'I'm not the only one suffering:' Mom wants laws changed after losing 2 sons to drugs this year

A mother is turning her heartbreak into a drive for change after losing two of her sons to drug-related incidents.

"I wake up and immediately, the first thing that comes to my mind is that my boys are dead.  They both died, I'm assuming Trevor did, because of drugs," Brenda West-Bresnahan told The Spotlight.

Brenda’s son, Trevor, was reported missing in August of this year when he took his dog, Bear, to visit a friend in Stevens County.

The last time she heard from him was Aug. 11. She reported missing on Aug. 17 when he didn't come to her home in Orting as planned. 

A week after he was last heard from, a woman called Trevor’s mother to say that she had found a dog wandering on Springdale-Hunters Rd in Stevens County with her contact number on it. That dog was Bear.

But Trevor was nowhere to be seen.

Unfortunately, his body was found later that month. 

Deputies suspect the death is a homicide and might be drug-related.

Brenda thinks the pull of addiction was just too strong and Trevor relapsed, but toxicology reports are still pending.

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"I look at Bear and I think ‘man, I wish you could talk.’ I wish I could call Trevor and ask him what happened, but I can't," Brenda said.

Trevor isn’t the only son Brenda lost this year.

In March, Tyler Bresnahan overdosed on fentanyl in Bonney Lake. She raced there when she got the call, not wanting to believe her son was gone.

Her son's truck had been running for four hours. Brenda says there was no consoling her until a chaplain finally intervened.

"He actually had to put his hands on my face and whisper, 'Brenda, your son is gone. His body is cold and he's not coming back. He's passed away,'" she said.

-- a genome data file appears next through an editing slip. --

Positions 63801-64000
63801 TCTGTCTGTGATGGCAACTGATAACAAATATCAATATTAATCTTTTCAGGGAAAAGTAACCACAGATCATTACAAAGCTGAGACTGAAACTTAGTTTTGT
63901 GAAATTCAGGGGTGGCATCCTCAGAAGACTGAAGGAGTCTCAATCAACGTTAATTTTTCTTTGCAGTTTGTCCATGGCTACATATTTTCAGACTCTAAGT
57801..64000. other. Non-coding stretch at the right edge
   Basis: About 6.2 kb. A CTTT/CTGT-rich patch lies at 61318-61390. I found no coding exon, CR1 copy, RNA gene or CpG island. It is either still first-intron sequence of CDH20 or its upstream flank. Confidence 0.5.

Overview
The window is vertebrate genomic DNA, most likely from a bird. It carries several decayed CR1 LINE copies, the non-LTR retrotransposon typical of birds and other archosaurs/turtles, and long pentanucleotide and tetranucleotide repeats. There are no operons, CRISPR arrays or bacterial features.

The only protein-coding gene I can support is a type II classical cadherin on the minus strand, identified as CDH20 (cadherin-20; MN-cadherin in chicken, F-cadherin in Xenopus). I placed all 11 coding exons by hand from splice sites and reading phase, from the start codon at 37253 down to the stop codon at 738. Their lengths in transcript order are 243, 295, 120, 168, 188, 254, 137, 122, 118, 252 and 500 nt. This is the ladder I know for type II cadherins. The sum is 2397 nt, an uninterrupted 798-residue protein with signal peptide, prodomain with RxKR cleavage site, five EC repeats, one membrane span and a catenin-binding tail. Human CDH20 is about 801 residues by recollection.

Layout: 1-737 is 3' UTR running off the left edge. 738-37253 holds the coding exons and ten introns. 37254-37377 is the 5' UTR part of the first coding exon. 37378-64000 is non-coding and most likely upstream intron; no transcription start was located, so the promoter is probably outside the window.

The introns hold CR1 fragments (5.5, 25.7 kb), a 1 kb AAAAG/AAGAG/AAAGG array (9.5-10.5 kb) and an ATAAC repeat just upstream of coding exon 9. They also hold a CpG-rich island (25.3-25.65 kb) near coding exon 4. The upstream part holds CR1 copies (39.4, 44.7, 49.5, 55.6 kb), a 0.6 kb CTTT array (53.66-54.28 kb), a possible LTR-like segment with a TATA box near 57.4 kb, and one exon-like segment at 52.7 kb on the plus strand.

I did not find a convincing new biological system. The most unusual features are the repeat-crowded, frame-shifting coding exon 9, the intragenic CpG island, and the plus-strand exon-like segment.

Now, she's turning her grief into action.

"These people that are selling the drugs, once they get found. They need to be put away but also the laws need to be changed and we need to quit letting these drugs across our borders," she said.

She's hoping to meet with state legislators to push them to make felony drug possession illegal again. Right now, police can only refer people to treatment.

Brenda believes jail is the best place for addicts to start the process of getting clean and wants fully funded treatment programs.

"It’s time the legislature stand up for families and victims of crime. I'm not the only one suffering from the new drug laws and crime laws and I felt like they needed to stop legalizing more drugs and letting people go," Brenda said.

Brenda said she feels empty now and is working hard to remember the best things about her sons including Trevor's work with DNR fighting fires, his peer support work to help other addicts and the time he spent volunteering at a Foursquare church in Bellevue.

"Just because they are on drugs or doing drugs, they do have the capacity to change," she said.

She said she doesn't want another mom to suffer the emptiness she feels right now.

"I want people to realize how would you like it if this was your son or your uncle or your brother or your father? You would want to know, so give some information. So if you know, just give some information anonymously."

Anyone with information on Trevor’s case is asked to call the Stevens County Sheriff’s Office at (509) 684-2555 and reference case number 2208664. Based on their early investigation, detectives believe the suspect or suspects are from western Washington.